Hongkongers vote in city’s first ‘patriots-only’ polls

Beijing, Sep 19 (EFE).- Fewer than 5,000 Hongkongers were eligible to vote Sunday to select a powerful committee that will choose a new head of the government in the Special Administrative Region of China.

The eligible voter are political elites from pro-Beijing groups and their number is a little over half a percent of the 7.5 million population of Hong Kong.

The voters voted for 364 candidates of the 1,500-strong panel that selects the city chief executive and part of its legislature.

Voters cast their ballots at five polling stations across Hong Kong after all candidates passed a vetting process that ensures only those deemed to be patriots can hold public office, official Radio and TV Hong Kong said.

Candidates for the rest of the selection committee seats have already been appointed or elected uncontested.

Police commissioner Raymond Siu said the force mobilized some 5,000 to 6,000 officers for the safety of the elections.

The voting began at 9 am.

The authorities will declare election results on Sunday.

It is the first election in Hong Kong after the controversial overhaul of electoral regulations in the city earlier this year.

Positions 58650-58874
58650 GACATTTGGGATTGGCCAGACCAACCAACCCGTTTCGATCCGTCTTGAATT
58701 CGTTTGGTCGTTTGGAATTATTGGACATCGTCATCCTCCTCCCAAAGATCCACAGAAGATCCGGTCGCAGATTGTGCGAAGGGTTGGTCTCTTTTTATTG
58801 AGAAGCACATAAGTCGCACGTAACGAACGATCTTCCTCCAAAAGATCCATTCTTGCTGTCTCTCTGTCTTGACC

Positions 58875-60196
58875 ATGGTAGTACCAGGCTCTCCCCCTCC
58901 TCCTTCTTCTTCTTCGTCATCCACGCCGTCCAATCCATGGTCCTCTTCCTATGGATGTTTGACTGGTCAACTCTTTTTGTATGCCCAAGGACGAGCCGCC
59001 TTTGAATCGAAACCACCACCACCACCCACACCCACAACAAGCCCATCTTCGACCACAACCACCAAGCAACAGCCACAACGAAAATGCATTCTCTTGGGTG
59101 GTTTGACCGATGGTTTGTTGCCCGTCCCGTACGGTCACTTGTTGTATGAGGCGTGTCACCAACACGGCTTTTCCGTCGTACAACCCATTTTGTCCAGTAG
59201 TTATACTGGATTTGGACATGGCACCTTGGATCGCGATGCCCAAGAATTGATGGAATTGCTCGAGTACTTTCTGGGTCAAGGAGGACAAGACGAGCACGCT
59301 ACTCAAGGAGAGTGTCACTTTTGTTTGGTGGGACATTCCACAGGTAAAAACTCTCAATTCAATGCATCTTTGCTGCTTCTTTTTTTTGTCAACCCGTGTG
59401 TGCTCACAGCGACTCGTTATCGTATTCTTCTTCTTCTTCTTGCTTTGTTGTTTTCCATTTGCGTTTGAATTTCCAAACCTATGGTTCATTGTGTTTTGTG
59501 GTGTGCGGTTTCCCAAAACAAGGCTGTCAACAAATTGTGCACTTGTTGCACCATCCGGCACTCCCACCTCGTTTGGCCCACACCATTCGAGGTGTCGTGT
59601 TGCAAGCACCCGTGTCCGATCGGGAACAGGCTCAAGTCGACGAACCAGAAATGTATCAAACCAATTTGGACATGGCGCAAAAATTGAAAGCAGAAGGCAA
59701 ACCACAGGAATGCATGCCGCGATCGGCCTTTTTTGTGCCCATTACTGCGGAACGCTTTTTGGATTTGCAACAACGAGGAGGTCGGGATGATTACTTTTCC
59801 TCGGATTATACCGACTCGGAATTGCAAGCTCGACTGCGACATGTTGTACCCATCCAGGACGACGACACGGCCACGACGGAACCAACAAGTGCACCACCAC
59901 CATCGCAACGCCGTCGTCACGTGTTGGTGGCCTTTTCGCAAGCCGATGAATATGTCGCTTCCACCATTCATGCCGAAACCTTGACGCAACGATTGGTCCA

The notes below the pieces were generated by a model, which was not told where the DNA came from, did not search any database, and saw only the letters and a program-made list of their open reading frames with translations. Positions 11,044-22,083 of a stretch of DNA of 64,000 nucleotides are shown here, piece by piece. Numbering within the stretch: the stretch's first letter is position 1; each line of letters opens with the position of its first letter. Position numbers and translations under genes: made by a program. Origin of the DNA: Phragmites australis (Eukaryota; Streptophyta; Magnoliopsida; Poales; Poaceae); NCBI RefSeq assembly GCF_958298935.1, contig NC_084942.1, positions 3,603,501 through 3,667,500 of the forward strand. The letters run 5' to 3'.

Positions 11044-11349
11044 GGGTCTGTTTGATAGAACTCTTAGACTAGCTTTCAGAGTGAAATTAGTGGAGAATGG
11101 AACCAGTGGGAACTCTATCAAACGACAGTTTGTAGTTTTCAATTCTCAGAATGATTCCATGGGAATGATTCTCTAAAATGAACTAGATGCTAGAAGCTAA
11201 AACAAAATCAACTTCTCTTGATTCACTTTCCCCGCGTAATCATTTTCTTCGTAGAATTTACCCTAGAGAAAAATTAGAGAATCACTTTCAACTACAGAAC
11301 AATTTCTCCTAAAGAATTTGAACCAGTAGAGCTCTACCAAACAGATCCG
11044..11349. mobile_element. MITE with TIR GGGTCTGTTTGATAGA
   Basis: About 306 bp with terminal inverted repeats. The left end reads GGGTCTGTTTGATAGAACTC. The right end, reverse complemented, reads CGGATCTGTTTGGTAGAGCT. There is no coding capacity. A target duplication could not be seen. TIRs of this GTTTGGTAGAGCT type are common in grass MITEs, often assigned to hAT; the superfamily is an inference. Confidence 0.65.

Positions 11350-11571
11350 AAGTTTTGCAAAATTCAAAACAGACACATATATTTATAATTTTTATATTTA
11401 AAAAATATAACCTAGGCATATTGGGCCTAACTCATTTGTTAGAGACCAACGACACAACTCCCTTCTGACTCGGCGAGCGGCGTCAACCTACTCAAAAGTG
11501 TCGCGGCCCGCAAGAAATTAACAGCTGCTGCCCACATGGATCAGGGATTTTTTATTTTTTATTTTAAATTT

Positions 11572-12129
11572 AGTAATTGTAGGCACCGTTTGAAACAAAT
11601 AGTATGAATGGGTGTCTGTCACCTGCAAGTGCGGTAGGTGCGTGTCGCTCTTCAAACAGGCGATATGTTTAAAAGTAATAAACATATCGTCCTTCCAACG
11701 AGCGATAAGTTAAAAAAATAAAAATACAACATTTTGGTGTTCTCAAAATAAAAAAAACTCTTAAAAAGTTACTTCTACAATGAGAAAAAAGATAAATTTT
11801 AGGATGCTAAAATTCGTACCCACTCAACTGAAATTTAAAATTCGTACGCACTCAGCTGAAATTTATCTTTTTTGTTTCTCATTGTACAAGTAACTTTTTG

As per the new law, the Electoral Committee will be in charge of nominating candidates for the Legislative Council.

The committee will also select 40 seats for the revamped council in December and choose a chief executive in March next year.

South China Morning Post said only two opposition members are among the 412 candidates for the 364 seats.

Critics accuse the authorities of suppressing dissent with the new rules.

However, analysts say the election indicated the space left for a new breed of moderate opponents.

Chief Executive Carrie Lam Sunday dismissed suggestions that the revamped electoral system was to kill the opposition voices.

“The whole objective of improving the electoral system of the Hong Kong Special Administrative Region is to ensure patriots administer Hong Kong. This is a very legitimate objective of any public election in any government,” she said.

“I doubt very much that another government or another country will allow the public elections to their local legislature to consist of people whose mission is to undermine the national interest or the national security.”

Chinese top legislature in March unanimously voted to approve the new electoral law that gave Beijing greater control over the city election system and restricted the right of the city residents to stand for election.

Analysts and Hong Kong activists said the reform was another step to tighten the Chinese control on the city and limit its already restricted electoral system.

China has claimed that the measure would help in “improving the electoral system in Hong Kong.”

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